Weigend argues persuasively that in this “post-privacy” world, we should give our data freely, but that we should expect certain protections in return. He advocates a set of rights to increase data refineries’ transparency and to increase our own agency in how information is used. Companies like OkCupid, WeChat and Spotify should perform data safety audits, submit to privacy ratings and calculate a score based on the benefits they provide — a sort of credit score for the companies that mine our data.

Not everyone believes that our information should be freely available as long as we agree to the terms of use. In The Art of Invisibility, the internet security expert Kevin Mitnick advocates the opposite. Mitnick notes various reasons we may want to hide our data: We’re wary of the government; we don’t want businesses intruding into our lives; we have a mistress; we are the mistress; we’re a criminal. Mitnick, who served five years in prison for hacking into corporate networks and stealing software, offers a sobering reminder of how our raw data — from email, cars, home Wi-Fi networks and so on — makes us vulnerable.

Both are meant to scare us, and the central theme is privacy: Without intervention, they suggest, we’ll come to regret today’s inaction. I agree, but the authors miss the real horror show on the horizon. The future’s fundamental infrastructure is being built by computer scientists, data scientists, network engineers and security experts who do not recognise their own biases. This encodes an urgent flaw in the foundation itself. The next layer will be just a little off, along with the next one and the one after that, as the problems compound.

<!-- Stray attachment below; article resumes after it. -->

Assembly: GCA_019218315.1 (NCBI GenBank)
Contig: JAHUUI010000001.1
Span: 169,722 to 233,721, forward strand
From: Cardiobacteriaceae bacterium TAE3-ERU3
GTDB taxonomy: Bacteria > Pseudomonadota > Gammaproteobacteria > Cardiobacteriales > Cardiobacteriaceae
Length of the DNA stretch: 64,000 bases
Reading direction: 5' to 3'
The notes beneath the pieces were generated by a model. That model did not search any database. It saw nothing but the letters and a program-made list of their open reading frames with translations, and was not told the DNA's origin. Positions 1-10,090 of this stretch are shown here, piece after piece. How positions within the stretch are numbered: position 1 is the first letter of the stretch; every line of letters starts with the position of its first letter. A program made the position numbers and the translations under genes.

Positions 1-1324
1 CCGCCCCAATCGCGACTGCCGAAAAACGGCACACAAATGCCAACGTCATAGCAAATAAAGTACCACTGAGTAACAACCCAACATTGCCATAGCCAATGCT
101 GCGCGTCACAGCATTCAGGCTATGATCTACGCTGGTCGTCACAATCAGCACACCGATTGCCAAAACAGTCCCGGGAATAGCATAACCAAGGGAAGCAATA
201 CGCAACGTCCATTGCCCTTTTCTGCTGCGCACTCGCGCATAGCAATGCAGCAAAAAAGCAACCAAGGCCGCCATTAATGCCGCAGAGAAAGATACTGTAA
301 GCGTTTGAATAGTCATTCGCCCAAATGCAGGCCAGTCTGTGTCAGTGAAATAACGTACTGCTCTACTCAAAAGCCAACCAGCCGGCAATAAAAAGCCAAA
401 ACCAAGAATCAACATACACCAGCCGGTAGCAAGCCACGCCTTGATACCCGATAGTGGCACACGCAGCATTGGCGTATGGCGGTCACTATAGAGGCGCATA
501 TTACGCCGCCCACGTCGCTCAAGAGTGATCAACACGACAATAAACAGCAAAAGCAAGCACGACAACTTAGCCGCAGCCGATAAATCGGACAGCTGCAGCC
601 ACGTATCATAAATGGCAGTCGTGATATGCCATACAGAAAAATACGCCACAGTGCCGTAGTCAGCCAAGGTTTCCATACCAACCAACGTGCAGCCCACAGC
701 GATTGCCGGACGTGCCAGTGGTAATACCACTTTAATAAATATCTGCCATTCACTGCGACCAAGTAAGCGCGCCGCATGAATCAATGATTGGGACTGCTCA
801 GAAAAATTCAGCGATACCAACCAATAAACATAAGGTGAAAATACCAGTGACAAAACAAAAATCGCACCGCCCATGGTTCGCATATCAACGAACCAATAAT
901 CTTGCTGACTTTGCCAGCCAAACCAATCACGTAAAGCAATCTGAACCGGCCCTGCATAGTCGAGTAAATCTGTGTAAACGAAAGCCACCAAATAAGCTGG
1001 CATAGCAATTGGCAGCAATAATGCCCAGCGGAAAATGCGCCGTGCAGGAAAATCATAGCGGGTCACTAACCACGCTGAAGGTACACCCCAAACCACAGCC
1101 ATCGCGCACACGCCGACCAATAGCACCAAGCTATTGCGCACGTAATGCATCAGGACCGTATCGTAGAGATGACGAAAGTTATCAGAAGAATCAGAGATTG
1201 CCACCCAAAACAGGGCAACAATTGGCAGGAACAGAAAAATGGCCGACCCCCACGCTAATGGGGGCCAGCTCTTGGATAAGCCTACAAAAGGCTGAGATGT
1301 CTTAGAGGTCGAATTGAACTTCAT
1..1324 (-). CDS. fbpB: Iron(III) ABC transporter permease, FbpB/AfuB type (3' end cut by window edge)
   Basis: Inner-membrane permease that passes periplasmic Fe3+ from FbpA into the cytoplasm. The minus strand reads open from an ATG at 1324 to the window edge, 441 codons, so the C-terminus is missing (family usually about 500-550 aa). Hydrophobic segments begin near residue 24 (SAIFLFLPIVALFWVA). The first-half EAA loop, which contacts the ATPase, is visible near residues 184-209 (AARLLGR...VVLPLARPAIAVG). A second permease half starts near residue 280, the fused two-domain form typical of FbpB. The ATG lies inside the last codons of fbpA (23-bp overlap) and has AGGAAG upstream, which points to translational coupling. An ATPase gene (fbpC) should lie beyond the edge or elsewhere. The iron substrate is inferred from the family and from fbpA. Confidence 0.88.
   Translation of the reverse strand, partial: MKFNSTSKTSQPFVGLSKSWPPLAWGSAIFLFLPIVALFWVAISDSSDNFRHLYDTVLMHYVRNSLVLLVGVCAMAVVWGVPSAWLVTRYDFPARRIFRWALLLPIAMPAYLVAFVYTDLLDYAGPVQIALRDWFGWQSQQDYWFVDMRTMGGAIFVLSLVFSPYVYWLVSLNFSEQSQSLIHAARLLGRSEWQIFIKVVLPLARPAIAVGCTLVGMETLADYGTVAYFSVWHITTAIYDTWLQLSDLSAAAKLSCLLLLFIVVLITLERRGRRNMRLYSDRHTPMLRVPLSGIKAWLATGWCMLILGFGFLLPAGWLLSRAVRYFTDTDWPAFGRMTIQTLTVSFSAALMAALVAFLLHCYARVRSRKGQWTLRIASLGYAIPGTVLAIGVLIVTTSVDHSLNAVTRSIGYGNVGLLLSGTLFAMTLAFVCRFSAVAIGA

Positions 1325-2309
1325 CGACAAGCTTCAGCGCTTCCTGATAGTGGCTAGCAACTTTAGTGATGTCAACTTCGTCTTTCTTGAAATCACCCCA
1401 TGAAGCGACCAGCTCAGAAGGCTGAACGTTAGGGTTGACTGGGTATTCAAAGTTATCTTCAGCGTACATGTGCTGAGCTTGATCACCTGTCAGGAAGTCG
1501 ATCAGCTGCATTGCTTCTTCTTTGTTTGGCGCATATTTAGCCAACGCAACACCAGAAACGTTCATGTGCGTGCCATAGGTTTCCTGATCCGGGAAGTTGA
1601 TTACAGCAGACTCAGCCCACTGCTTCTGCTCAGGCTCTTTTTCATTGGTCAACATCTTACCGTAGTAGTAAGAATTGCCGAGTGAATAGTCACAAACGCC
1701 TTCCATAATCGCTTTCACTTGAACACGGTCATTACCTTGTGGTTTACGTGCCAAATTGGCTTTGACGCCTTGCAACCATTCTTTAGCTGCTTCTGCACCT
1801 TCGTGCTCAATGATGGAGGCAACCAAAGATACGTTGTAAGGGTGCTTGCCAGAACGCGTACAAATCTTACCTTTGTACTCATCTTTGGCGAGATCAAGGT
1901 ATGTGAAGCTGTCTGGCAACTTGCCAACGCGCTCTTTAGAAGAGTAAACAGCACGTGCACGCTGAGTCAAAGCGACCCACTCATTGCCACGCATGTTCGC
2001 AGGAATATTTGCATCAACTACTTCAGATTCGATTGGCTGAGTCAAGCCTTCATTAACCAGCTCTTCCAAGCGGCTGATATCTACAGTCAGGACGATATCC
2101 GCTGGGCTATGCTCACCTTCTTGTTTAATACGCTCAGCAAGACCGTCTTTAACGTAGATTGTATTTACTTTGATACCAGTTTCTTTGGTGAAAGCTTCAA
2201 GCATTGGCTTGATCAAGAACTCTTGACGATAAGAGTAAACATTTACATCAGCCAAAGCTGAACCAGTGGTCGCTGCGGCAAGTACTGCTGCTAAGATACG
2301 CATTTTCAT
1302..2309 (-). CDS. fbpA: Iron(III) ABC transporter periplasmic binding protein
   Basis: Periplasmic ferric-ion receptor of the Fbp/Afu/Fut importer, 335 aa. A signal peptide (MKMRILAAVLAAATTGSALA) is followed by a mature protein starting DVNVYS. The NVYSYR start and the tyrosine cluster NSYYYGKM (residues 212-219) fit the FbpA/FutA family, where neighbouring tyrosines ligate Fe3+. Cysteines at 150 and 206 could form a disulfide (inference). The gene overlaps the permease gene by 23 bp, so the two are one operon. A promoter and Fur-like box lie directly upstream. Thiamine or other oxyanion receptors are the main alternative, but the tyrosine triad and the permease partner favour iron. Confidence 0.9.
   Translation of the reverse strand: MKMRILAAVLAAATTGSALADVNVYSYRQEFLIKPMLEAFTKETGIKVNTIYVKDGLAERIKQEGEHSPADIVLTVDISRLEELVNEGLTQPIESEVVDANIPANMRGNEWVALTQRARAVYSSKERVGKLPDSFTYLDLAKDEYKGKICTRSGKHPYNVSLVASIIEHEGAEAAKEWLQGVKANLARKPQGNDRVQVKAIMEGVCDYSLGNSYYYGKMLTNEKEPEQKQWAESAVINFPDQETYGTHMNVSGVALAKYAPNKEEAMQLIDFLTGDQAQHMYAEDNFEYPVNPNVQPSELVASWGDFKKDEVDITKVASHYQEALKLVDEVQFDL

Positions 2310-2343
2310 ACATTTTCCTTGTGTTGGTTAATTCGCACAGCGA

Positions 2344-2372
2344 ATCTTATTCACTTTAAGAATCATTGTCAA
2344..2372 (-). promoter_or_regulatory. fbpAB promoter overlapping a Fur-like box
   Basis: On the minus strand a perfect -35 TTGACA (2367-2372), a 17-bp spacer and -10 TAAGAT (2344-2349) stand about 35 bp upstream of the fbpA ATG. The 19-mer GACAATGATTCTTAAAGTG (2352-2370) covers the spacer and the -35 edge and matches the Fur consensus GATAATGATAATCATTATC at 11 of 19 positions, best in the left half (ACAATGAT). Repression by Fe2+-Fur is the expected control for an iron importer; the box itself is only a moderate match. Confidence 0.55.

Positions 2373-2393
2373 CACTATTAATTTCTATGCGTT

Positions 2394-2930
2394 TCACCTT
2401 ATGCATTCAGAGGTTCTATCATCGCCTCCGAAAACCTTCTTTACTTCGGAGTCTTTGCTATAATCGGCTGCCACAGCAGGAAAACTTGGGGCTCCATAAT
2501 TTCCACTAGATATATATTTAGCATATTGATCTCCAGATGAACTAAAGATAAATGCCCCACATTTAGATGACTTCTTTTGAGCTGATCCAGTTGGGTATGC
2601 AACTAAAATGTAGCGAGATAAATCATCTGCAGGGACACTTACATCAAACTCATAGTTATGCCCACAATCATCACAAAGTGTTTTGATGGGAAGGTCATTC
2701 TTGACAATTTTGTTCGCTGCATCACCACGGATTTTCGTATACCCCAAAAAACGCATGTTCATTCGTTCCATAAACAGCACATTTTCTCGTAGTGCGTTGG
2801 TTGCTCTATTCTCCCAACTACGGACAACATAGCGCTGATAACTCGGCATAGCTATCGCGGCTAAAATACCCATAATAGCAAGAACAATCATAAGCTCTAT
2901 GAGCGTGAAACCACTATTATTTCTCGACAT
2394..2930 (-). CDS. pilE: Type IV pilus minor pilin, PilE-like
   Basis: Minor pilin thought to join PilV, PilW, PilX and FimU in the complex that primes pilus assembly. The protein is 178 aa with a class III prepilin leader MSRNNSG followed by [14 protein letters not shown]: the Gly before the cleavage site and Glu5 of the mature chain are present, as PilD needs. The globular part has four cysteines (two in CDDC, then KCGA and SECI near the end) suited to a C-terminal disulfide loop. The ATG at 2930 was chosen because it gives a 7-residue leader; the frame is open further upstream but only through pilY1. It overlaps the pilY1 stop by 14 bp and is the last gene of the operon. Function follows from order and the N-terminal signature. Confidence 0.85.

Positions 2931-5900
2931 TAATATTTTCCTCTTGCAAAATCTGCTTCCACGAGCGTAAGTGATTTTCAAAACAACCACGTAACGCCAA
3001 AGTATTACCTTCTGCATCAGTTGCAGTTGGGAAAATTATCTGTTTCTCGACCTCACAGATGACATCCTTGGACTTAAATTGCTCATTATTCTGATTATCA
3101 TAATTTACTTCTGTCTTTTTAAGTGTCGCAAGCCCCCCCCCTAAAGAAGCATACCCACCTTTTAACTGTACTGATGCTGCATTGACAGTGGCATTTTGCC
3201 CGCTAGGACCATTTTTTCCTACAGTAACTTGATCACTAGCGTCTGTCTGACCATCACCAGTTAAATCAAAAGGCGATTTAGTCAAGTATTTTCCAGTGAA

Human bias creeps into computerised algorithms in disconcerting ways. In 2015, Google’s photo app mistook a black software developer for a gorilla in photos he uploaded. In 2016, the Microsoft chatbot Tay went on a homophobic, anti-Semitic rampage after just one day of interactions on Twitter. Months later, reporters at ProPublica uncovered how algorithms in police software discriminate against black people while mislabelling white criminals as “low risk.” Recently when I searched “C.E.O.” on Google Images, the first woman listed was C.E.O. Barbie. 

Data scientists aren’t inherently racist, sexist, anti-Semitic or homophobic. But they are human, and they harbour unconscious biases just as we all do. This comes through in both In Mitnick’s, women appear primarily in anecdotes and always as unwitting, jealous or angry. Weigend’s book is meticulously researched, yet nearly all the experts he quotes are men.